1. ## Federal Banana Reserve

The table below shows supply and demand for a crate of bananas at varying prices.

400,000 crates are supplied at \$100 but none are sold; at \$0 no units are supplied but 400,000 are demanded. In both cases there is no profit to be made, because either nobody buys or nobody sells. Under normal conditions the price would move toward \$50. If the price is higher, then suppliers have too much inventory, and if the price is lower, then they are turning away potential customers.

Suppose that a politician passes legislation prohibiting suppliers from setting their own price, and decides upon a price ceiling of \$25. What would then occur? A quick glance at the table above tells us that 50,000 crates will be supplied and 200,000 demanded, creating a shortage of 150,000 crates. At \$25 nobody sells after 50,000 crates have been bought.

An important role of prices is to ration resources. If each buyer purchases 1 crate at \$50 and 2 at \$25, then when the price is \$50 there are 100,000 people who buy 1 crate each, and when the price is set at \$25 there are only 25,000 people who buy 2 crates each. With the price ceiling fewer people enjoy more bananas at a lower price, but at the expense of a greater number of people who must go without.

Our politician is unsatisfied. He wanted 100,000 people to buy 2 crates each, and decides to establish the Federal Banana Reserve to combat the problem. Instead of legislating the price, the he intends to increase the supply of bananas until 100,000 people can buy 2 crates each at \$25. Since each buyer purchases 2 crates at \$25 and only 50,000 are supplied, the FBR smust supply an additional 150,000 crates.

But the FBR is not going to grow bananas. It has magical machines that create banana apparitions. The FBR's banana apparitions look, feel, and smell like real bananas, but as soon as anyone tries to take a bite out of one, it disappears in a puff of smoke. It is these apparitions which the FBR supplies among the real bananas. At first everything runs smoothly. The banana crisis has been averted by the FBR's banana stimulus. 100,000 people can now afford twice as many bananas as before and at lower prices; the politician is reelected.

Eventually, however, people begin to try and eat their bananas. Suddenly the unwelcome discovery is made that 3/4 of the bananas bought were the FBR's apparitions. Once words gets around, demand drops like a coconut. Buyers realise that to get one crate of real bananas it is necessary to spend \$100 on average! The price falls to \$50 for 4 crates and only 100,000 people buy for 1 crate of real bananas.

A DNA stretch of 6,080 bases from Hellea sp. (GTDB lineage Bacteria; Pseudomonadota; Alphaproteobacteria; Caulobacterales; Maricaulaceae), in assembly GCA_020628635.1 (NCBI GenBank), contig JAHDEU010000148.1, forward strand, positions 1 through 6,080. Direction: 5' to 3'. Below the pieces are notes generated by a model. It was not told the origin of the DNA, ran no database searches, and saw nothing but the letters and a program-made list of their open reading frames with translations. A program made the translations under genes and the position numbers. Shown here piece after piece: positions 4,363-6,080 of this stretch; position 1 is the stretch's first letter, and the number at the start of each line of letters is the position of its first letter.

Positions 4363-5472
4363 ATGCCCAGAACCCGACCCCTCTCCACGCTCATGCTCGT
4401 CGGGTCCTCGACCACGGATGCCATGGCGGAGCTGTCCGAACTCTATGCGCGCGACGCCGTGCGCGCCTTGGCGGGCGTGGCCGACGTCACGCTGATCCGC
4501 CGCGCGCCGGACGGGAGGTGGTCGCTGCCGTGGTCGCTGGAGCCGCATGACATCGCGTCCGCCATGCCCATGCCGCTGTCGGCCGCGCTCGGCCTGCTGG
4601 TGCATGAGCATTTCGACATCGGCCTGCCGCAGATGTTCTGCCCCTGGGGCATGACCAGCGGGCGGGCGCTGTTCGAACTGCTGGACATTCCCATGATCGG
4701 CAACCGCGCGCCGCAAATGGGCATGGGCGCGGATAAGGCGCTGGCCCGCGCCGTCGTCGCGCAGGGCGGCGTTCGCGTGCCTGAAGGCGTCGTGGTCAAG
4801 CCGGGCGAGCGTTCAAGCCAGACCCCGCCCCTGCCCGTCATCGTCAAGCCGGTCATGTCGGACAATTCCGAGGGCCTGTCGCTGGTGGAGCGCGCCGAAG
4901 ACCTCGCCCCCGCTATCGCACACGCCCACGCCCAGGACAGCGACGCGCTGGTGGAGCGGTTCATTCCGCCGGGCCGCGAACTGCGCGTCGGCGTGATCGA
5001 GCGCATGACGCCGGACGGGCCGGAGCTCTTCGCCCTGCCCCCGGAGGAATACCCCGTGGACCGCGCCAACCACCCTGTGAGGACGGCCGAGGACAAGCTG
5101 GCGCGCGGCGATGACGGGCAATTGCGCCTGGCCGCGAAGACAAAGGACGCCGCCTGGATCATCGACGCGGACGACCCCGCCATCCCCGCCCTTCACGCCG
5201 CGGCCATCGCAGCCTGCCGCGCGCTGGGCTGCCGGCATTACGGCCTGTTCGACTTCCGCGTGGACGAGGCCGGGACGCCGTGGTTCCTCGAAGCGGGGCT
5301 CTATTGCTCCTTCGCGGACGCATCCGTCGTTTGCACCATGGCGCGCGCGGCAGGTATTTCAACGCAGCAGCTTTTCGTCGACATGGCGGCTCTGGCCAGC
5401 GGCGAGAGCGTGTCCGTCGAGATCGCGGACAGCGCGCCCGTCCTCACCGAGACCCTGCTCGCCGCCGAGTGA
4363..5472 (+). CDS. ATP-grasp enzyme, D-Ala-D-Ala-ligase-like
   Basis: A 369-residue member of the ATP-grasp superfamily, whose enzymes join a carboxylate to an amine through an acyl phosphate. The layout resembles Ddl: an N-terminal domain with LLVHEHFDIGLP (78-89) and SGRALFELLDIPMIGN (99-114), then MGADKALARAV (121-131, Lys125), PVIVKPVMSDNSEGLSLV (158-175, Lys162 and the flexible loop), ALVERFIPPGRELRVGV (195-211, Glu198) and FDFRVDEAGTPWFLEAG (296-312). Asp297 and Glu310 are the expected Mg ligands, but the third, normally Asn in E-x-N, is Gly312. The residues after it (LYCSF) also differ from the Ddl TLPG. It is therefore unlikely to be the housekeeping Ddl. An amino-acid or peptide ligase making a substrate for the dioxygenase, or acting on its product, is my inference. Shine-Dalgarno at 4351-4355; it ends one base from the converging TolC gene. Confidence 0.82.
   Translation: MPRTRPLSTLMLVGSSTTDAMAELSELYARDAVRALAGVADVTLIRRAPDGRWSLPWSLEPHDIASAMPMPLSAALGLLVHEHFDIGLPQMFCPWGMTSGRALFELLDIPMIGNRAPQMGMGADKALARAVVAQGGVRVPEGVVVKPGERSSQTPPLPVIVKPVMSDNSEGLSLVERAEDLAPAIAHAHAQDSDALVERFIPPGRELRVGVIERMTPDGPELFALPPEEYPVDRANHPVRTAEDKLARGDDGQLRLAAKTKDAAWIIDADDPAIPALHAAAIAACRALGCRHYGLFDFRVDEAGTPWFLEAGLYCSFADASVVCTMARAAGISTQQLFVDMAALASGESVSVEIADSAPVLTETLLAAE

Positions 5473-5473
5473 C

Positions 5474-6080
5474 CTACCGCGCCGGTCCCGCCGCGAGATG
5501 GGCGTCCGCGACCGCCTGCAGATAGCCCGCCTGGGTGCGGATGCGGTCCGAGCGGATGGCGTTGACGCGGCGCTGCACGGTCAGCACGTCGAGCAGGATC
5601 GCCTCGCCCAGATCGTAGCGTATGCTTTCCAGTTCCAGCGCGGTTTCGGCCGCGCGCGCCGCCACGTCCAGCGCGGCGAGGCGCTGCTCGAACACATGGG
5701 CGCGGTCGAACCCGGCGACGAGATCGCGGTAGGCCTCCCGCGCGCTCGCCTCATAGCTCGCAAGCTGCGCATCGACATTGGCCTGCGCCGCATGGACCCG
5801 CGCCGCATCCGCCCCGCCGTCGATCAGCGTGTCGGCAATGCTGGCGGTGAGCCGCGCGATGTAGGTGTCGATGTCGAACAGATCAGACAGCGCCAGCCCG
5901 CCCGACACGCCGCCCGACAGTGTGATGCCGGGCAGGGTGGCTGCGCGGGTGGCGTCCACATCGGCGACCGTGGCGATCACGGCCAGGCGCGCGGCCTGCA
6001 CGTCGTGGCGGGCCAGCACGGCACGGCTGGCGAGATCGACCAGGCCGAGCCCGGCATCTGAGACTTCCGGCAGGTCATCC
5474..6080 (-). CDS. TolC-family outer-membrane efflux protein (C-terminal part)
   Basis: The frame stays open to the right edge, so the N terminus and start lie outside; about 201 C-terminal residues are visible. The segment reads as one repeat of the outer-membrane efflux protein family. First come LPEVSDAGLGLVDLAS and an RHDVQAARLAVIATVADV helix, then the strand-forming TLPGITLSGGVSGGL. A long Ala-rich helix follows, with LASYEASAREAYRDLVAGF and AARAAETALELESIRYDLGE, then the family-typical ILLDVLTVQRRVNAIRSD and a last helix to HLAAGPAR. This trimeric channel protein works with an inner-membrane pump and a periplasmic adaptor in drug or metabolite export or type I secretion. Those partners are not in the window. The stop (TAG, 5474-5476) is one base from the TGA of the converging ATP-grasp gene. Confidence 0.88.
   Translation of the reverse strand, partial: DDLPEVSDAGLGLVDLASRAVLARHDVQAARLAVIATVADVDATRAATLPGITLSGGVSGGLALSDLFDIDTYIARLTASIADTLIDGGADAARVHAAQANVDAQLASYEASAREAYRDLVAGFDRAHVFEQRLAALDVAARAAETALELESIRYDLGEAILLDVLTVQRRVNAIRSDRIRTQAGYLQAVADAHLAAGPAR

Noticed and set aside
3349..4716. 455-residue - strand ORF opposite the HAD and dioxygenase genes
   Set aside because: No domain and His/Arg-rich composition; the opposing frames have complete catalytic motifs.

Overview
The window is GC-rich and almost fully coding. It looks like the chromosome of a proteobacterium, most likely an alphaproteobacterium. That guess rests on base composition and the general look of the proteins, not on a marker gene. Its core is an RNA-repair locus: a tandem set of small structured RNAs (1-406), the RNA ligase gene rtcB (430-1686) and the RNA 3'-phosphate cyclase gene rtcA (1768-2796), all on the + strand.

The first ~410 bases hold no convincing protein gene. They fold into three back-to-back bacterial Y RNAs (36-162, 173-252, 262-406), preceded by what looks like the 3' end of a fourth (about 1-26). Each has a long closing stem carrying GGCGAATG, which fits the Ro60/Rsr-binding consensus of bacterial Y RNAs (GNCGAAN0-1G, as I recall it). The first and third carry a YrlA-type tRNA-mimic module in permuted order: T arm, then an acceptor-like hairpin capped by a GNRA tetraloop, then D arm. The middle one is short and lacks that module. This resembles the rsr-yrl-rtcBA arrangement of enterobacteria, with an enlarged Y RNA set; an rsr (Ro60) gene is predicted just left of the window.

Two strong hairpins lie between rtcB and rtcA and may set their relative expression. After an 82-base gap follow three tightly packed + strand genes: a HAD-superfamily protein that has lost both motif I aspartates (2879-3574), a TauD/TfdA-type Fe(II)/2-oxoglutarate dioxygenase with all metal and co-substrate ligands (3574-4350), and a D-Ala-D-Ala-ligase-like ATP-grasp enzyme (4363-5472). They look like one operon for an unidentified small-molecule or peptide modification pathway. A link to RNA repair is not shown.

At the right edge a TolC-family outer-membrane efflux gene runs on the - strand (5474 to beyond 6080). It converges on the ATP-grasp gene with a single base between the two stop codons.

The politician is again unsatisfied. The FBR was intended to allow 100,000 people to buy 2 crates of bananas each, and at first it was successful. But then buyers discovered that they had been fooled. Expanding the banana supply with apparitions eventually created the same problem as legislating the price did.

But a new election is coming up, and the politician desperately needs to do something about this new banana crisis. He orders to the FBR to expand the banana supply with another 350,000 crate stimulus. 100,000 people can now buy 4 crates each at \$25 and receive 2 crates of real bananas. The new banana crisis has been averted. Everyone can now afford even more bananas than before and at lower prices; the politician is reelected.

Eventually, however, people begin to try and eat their bananas. Once more the unwelcome discovery is made, but this time 1/8 are apparitions. Once word gets around, buyers realise that to enjoy 1 crate of real bananas, it is necessary to buy 8 crates for \$200 on average. The FBR desperately tries expanding the banana supply even more, but each time the cycle repeats the problem gets larger. Any addtitional demand which is stimulated quickly fizzles away when people discover more apparitions.

Inflation of the banana supply gets out of control. Almost every banana is an apparition, people stop buying them altogether, and even the suppliers of real bananas go out of business. In the long run, the FBR destroys the value of bananas by trying to stimulate their supply. In its wake the U.S. is turned into a banana republic.

2. I think this has something to do with the genetic inflexibility of the banana. It's hard to genetically mutate them to make them grow quicker/bigger/etc. Combine this idea, and introduce it to a market where most food is enhanced in someway. It's a wacky concept, and thus needs to be controlled. Or at least it seems that way.

3. Originally Posted by FemmeUrbane
I think this has something to do with the genetic inflexibility of the banana. It's hard to genetically mutate them to make them grow quicker/bigger/etc. Combine this idea, and introduce it to a market where most food is enhanced in someway. It's a wacky concept, and thus needs to be controlled. Or at least it seems that way.

You are in the front row, last on the left. The one with the wine stain on the tafeta ballgown.

4. That is what I get for posting at 3:30 AM, huh?

5. Originally Posted by FemmeUrbane
That is what I get for posting at 3:30 AM, huh?

6. Nice try but you're going to need more than a silly title to trick me into reading one of your posts.

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